By Russell Libby
Investment bankers and others are getting into the booming organics “industry,” selling stocks of natural food stores and suppliers on Wall Street. Maine is still on the periphery of that interest, although we’ve seen little pieces of it with inquiries from Israel, Japan and Europe for products this year.
Apparently exports are the future for everyone, regardless of size, location or product. The Wall Street Journal recently reported that the trade wars with Europe over food products essentially are over because the multinational food companies have integrated U.S. ingredients into so many of their products. Continuing fights over food labeling are conceding the larger ground – control of local food production – and dealing with the side issues.
This past week at the Farmer to Farmer Conference, Deb Soule reported on language in the Food and Drug Administration reauthorization legislation that would require “harmonization” with international trade standards for various medicinal products. If we take that language to the same conclusion as Germany and Norway, herbs and vitamins in non-standard doses or formulations would only be available through prescription.
As I write, Congress is poised to give President Clinton authority to negotiate multilateral treaties under “fast track” provisions. Almost all international trade is subject to the rules of the World Trade Organization (WTO) and Codex (a UN organized group that tries to create uniform standards for any and all products). Codex is now considering proposals for international standards for organic foods, as well as tighter regulations of vitamins and herbal and homeopathic medicines.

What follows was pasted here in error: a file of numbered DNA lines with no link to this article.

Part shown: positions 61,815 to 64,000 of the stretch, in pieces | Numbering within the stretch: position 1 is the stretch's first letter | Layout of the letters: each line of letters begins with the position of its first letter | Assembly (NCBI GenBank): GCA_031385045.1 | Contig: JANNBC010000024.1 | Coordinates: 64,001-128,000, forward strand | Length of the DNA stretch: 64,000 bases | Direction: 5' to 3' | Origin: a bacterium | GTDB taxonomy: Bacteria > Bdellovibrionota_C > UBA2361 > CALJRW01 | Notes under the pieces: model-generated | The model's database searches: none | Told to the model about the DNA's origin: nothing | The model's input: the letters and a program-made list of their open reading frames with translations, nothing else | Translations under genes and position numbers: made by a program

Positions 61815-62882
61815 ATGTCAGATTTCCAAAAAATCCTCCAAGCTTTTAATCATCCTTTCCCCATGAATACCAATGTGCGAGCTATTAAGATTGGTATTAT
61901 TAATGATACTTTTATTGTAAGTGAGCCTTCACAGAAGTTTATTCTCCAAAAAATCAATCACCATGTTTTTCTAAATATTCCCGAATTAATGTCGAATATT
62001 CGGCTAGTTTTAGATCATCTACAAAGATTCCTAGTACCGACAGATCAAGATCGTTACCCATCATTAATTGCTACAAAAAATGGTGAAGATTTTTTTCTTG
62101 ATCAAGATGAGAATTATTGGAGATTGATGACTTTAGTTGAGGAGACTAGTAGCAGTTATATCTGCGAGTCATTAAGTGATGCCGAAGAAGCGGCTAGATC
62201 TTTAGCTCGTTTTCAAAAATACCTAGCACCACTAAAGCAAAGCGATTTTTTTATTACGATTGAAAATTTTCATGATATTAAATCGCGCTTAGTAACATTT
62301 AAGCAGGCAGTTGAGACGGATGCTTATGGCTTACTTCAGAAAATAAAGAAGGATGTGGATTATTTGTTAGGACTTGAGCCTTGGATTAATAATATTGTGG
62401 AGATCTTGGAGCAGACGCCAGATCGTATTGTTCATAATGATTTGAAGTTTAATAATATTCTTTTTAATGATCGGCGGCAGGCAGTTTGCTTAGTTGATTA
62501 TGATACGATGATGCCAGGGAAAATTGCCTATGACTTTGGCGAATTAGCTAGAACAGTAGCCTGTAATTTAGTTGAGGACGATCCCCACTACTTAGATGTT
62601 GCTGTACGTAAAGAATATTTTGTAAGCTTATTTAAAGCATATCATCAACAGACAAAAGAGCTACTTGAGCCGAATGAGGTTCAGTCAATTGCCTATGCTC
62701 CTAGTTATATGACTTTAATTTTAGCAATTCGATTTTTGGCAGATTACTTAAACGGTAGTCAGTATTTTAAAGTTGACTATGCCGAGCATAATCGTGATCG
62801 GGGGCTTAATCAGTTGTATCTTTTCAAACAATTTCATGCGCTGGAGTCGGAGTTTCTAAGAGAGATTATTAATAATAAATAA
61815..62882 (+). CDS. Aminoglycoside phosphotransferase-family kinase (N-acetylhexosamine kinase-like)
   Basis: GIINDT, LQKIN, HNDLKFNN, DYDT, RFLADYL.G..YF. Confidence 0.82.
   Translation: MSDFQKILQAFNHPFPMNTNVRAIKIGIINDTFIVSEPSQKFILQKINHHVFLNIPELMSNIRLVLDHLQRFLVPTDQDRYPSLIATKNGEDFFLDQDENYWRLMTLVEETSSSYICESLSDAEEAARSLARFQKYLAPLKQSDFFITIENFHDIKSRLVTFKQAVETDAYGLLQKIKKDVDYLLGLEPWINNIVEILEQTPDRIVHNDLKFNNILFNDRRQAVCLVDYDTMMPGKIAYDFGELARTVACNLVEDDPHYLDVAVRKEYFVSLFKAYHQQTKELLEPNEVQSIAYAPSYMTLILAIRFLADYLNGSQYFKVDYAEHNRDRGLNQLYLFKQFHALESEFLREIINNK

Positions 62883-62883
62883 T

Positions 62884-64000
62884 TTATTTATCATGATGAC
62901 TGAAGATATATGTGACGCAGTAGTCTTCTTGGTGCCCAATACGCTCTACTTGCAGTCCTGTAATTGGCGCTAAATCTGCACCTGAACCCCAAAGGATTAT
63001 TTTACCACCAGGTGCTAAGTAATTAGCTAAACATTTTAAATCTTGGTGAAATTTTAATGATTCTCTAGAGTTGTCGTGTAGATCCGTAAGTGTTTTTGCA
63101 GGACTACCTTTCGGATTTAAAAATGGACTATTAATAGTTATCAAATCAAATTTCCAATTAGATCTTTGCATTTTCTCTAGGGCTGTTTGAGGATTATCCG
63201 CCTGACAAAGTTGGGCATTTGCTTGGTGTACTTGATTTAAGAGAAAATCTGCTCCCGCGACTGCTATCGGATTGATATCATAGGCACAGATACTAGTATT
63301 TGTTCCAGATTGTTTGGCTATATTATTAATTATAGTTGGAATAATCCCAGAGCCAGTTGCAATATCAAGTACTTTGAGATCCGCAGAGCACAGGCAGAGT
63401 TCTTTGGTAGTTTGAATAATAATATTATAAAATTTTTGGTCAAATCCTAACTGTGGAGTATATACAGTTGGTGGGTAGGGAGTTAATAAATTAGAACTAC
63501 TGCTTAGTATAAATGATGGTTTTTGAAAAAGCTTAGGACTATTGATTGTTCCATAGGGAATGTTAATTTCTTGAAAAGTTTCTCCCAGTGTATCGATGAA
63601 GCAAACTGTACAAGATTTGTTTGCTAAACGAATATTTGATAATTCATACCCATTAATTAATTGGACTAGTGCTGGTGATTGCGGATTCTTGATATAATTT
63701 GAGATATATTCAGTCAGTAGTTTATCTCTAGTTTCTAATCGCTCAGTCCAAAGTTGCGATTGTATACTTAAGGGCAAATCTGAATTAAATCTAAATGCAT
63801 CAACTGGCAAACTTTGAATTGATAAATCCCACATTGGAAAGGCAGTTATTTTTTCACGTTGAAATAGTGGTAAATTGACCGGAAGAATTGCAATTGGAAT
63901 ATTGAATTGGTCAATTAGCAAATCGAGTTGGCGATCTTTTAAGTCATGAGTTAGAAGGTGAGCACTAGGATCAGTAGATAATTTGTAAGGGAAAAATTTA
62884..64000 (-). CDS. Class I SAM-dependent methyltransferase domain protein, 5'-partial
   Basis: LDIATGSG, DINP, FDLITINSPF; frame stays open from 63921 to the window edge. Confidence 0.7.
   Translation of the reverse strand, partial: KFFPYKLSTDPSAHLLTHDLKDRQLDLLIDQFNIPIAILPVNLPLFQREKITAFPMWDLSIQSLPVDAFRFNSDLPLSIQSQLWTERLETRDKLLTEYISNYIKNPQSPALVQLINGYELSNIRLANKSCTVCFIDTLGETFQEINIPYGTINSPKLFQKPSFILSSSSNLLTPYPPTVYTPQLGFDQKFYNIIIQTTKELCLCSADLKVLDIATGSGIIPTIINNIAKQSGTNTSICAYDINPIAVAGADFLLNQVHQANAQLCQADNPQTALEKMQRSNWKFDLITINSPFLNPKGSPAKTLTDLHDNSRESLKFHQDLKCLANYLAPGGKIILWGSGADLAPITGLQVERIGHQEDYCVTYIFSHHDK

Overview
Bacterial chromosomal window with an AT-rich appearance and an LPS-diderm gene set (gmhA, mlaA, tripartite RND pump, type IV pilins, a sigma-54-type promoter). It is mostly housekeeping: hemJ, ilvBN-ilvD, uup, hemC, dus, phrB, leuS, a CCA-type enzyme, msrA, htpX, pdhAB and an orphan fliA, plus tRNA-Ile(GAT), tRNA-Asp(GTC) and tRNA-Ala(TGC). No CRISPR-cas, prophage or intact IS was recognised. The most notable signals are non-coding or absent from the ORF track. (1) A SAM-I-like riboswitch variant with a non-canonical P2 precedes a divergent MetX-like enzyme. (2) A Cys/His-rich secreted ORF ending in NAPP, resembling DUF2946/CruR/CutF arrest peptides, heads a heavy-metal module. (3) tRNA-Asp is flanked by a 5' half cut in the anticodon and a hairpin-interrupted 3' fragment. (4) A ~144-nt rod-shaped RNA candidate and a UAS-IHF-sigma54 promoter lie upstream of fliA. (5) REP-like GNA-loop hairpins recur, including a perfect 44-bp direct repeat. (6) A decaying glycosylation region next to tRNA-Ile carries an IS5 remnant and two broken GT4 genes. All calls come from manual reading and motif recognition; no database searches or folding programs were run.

The solutions to our daily problems will not come by conceding control of how we live to a faceless international market with uniform standards. The survival of Maine’s farms is going to require us to “put a face on our food,” what’s called “seikatsu” in Japan. If the average consumer can “see,” in his or her mind, the farms where his or her food comes from, there’s room for MOFGA farmers to build their businesses.
How do we do that? Part of it is just talking, with our friends and neighbors, to make sure we keep our base committed. We need to go to places we normally don’t go to continue building the base of Maine consumers.
Farmers and gardeners need to talk with other farmers and gardeners to build connections and support networks. Emily Carlson, in her Farmer to Farmer keynote talk, described how Vermont farmers are forming pasture groups to provide that face to face communication.
Finally, we need to tell our story wherever and whenever we can. Winter is a great time to go to schools, to talk with local business and social groups, your legislators, and your neighbors. The international system may seem appealing because most people don’t hear about our alternative – a local, organic food system. It’s our job to be sure they do.